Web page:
Everything Belongs: The Gift of Contemplative Prayer

by Richard Rohr

Paperback, 2003




This popular and bestselling book of the renowned Franciscan challenges people to move beyond the comfort of a settled life toward an understanding of themselves that is rooted in their connection to God. Only when they rest in God can they find the certainty and the freedom to become all that they can be. Contemplation has its place at the heart of Christianity, a place that allows people to experience how “everything belongs.”


Crossroad (2003), Edition: Revised and updated edition, 192 pages

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(46 ratings; 4.4)

User reviews

LibraryThing member LivelyLady
Any early Richard Rohr reflection on spiritual growth and letting go. The only thing keeping it from five stars was that it was a bit harder for me to understand that FALLING UPWARD, the first of his books that I read. Maybe I should read them in chronological order!
LibraryThing member nmele
Richard Rohr hovered on the edge of my awareness for some time before I began to read him, so I am still catching up with many of his books. This one is a very insightful discussion of contemplative prayer, and why we need to practice it. Along the way, Fr. Rohr tosses off some gems, like this
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comment on how organized Christianity has prioritized Jesus as King, Priest and Prophet: "I've never seen a church of Jesus the Prophet." I found reading from this book for ten minutes or so was a good set up for contemplation.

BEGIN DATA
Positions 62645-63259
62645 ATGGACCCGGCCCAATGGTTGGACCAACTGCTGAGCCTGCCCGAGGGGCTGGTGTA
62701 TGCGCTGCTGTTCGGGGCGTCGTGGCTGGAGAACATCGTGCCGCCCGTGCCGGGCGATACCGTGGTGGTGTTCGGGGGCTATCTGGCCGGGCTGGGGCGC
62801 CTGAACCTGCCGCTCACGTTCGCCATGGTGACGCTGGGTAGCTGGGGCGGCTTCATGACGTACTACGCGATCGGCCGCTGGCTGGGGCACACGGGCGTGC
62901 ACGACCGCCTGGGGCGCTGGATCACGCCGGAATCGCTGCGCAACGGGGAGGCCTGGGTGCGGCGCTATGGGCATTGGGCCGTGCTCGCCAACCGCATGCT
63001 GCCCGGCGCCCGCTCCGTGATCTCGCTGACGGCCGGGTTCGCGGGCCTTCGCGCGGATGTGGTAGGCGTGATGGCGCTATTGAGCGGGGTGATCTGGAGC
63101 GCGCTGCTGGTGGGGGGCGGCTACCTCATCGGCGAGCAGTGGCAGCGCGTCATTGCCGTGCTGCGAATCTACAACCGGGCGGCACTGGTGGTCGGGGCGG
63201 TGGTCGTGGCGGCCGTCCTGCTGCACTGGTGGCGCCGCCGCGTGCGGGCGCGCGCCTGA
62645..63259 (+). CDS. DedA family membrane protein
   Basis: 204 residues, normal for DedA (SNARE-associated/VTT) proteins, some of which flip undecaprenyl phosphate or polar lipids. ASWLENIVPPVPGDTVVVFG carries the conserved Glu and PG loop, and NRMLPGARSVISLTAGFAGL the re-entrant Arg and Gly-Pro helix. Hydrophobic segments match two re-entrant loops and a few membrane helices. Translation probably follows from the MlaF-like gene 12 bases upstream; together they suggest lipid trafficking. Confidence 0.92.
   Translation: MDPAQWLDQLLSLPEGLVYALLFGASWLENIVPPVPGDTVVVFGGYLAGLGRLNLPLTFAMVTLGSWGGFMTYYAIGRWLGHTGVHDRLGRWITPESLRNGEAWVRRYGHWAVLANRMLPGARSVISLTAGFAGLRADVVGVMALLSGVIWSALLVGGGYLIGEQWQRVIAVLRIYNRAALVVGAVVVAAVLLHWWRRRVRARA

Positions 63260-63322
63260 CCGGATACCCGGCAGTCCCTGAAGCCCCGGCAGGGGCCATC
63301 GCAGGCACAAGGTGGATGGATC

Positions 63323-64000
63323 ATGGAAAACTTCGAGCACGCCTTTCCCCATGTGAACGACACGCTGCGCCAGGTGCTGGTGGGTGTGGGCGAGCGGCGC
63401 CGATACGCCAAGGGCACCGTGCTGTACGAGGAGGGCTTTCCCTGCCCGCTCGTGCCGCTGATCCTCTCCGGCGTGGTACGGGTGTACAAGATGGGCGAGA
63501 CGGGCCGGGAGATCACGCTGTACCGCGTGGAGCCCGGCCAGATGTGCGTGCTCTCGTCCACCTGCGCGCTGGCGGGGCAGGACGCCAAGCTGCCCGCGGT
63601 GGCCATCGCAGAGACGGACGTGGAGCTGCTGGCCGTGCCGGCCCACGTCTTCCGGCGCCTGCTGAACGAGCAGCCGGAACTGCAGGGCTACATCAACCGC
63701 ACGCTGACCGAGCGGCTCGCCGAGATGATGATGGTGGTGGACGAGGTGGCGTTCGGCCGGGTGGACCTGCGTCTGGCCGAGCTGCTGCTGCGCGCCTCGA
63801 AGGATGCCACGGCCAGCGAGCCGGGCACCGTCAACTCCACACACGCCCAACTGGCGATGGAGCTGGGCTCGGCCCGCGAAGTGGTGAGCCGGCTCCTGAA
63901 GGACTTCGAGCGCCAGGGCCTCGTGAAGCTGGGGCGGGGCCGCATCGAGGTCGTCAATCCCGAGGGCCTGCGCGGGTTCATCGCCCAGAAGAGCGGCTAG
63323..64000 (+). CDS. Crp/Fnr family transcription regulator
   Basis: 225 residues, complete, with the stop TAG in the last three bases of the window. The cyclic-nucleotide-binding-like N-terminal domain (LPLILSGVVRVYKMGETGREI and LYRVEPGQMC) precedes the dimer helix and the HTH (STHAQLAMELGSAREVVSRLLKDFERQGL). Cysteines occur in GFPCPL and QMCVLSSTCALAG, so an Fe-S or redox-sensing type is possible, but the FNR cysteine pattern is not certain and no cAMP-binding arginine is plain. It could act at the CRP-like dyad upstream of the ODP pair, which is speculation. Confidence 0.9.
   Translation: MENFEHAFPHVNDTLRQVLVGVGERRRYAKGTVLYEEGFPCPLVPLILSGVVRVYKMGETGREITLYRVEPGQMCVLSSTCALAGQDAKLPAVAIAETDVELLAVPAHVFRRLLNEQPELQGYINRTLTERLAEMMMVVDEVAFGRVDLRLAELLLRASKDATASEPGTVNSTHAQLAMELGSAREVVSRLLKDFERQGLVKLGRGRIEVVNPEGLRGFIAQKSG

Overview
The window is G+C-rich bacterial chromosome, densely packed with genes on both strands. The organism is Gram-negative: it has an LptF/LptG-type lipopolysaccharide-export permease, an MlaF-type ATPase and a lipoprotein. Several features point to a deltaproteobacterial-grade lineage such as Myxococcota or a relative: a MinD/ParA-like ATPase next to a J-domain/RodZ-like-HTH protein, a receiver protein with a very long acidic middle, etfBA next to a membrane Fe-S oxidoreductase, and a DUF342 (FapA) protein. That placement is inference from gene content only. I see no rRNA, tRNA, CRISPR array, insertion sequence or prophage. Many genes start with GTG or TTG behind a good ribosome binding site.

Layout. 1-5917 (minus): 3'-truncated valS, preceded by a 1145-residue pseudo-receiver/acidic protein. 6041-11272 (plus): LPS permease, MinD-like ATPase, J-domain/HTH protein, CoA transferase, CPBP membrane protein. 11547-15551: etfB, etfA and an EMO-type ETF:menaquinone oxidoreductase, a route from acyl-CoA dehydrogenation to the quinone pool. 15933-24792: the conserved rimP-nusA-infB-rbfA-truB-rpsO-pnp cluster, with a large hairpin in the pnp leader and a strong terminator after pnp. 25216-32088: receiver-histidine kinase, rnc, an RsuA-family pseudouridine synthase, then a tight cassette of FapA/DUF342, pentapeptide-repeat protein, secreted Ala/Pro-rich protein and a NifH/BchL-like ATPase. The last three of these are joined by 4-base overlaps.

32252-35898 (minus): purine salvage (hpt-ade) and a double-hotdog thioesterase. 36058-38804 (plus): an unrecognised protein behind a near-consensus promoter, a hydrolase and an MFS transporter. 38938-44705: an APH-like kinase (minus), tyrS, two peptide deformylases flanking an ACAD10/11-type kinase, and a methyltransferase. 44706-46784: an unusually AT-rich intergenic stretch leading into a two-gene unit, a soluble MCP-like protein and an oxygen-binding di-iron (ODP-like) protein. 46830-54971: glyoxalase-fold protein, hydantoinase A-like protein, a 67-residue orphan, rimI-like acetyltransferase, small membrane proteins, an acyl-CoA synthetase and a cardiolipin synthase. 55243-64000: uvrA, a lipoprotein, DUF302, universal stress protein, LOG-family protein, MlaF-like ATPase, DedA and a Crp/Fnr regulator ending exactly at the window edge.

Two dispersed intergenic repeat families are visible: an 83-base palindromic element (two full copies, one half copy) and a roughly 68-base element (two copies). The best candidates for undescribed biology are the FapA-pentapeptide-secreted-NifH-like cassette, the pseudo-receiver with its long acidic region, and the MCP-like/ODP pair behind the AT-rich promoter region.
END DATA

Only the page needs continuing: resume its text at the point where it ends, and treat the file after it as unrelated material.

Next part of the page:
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LibraryThing member Andy5185
I have yet to read a book by Richard Rohr that does not resonate and hit me with a synchronistic lightning bolt of wisdom. Every word within this book is gold. Highly recommend to any lapsed christian and philosopher that is looking to find deeper meaning in our modern world.
LibraryThing member witchyrichy
I have found a welcoming spiritual guide in Richard Rohr. I used his Lenten guide this year and found his message to be one of love, peace and acceptance. Everything Belongs" The Gift of Contemplative Prayer continued that message, focusing on prayer as a means to settle the mind and speak with the
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creator. His message has so many connections with the meditation teachers I follow, most of whom are Buddhist. Rohr is a Franciscan priest. I subscribed to the daily meditations from the Center for Action and Contemplation and he often includes passages from those outside the Catholic and Christian traditions.
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